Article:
UIST 2018 was just held in Germany a week ago. I am curious that how it is like this year so I was planning to go through it quickly at the beginning.
First, I found out there was still quite a lot of work related to handmade new devices and robotics. The wearable shape-proxy interface, PuPoP, looks really fun. When I was working on haptic feedback, I was so concerned about how to provide the feeling of different shapes. And they solved that, to some extent. Second, VR and collaboration both have an individual section for technical papers. That is really important. Although we don’t do research because of conferences, it is relevant to see the academic peers have similar interest. And lastly, I found a paper talking about synchronization for multiple SLAM devices. That is something in my mind for a while.
As I mentioned before, we did quite a few projects based on co-located experience. We tried external markers, like OptiTrack, however, the markers attached to the device are possible to be occluded once the amount of the users increases. Or we tried to use AR phone, like Google Tango or Lenovo, and started the application from the same spot for the rough synchronization. They are just not ideal enough.
This paper talks about doing coordinate synchronization for mobile AR, without using any markers or external attached components. Before reaching the detail of the approach, I really like the way how it referred to the previous work. To do the synchronization for multiple coordinate systems from various devices, shared map, anchor-based, pre-scanning for the whole environment, vision-based tracking and learning-based pose estimation. I felt I can go through some of them too because I am looking for a not very cumbersome approach for the co-located experience. It does not have to be really smart, but it needs to be easy for configuration and registration. Like putting a marker on the ground is really a good start to me. Or design a device holder and put the device at the exact same location to launch the application sounds doable too.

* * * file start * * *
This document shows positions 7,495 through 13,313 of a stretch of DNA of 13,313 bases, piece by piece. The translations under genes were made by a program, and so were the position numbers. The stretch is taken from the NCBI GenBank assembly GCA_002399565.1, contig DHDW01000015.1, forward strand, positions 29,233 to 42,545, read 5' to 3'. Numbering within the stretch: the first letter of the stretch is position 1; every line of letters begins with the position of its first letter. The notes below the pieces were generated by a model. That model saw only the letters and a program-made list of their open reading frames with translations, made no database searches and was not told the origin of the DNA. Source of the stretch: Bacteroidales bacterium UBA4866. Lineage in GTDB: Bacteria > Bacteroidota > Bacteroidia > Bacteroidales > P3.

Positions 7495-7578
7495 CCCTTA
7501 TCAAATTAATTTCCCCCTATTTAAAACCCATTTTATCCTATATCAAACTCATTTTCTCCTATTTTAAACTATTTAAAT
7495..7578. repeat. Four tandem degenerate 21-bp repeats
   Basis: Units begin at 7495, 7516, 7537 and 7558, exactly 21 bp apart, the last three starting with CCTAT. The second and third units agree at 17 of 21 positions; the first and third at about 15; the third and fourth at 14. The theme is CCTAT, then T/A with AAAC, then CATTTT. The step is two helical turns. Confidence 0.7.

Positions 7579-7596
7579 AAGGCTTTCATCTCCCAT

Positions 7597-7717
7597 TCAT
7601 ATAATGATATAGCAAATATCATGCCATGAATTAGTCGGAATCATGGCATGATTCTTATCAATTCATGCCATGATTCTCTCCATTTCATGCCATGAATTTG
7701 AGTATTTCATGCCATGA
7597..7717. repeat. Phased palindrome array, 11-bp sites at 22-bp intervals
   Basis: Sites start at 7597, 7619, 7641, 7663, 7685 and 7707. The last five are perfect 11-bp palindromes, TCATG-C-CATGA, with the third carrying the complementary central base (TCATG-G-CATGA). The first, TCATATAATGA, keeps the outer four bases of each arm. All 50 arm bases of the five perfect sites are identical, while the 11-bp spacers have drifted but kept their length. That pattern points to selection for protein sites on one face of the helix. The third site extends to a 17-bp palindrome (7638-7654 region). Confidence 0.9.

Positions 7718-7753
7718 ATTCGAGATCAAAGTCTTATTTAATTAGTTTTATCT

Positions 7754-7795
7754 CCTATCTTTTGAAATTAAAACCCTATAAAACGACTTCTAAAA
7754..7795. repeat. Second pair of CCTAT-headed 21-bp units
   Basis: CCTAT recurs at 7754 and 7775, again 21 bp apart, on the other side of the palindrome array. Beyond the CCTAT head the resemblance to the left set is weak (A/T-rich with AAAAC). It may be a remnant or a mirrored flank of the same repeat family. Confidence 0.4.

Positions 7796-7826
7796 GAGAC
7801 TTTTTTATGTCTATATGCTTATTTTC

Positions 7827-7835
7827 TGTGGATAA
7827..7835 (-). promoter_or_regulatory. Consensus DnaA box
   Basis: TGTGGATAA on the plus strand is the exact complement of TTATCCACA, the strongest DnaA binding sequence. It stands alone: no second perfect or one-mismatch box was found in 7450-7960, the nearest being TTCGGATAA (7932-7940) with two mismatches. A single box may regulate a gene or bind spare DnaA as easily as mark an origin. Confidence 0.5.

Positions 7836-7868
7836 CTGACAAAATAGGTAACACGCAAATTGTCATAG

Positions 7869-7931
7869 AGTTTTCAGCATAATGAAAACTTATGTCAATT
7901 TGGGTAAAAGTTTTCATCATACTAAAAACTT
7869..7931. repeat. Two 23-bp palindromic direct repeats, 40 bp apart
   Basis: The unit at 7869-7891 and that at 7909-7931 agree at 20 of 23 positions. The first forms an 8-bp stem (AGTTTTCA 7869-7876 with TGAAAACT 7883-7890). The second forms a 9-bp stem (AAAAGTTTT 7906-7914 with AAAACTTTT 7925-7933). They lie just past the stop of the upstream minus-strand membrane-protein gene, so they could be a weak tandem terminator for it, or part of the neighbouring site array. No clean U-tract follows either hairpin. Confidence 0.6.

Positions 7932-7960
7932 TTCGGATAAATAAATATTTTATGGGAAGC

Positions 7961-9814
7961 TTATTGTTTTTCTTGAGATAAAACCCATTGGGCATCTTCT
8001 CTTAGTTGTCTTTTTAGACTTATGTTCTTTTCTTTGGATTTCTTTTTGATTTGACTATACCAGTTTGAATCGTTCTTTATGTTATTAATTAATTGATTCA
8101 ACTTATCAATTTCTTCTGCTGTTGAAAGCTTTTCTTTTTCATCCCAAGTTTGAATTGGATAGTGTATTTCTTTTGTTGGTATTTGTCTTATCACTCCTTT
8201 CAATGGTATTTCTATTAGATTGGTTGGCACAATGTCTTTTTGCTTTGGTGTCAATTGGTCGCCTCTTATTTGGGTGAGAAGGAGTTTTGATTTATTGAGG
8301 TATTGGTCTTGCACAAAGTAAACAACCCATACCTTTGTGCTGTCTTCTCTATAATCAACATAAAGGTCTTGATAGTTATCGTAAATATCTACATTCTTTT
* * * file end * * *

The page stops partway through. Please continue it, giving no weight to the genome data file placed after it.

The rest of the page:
This paper explained very clearly on the core equation part. See from the featured image, it pictured two users working randomly at their time zones. One Ultra-Wide Bandwidth (UWB) based
distance measurements module was attached to the phone so the distance between the two devices are able to be measured. Based on the transformation information in the local coordinate system at different timestamp and the distance between them. It is solvable to calculate the transformation between the two coordinate systems. What’s more, to minimize the freedom, more constraints are added here for this optimization problem, including the start height, the range of y during the synchronization and so on. The only pity in this paper is that they did not evaluate it with precise tracking system like OptiTrack or Vicon, which is their future plan. Still, looking forward to it.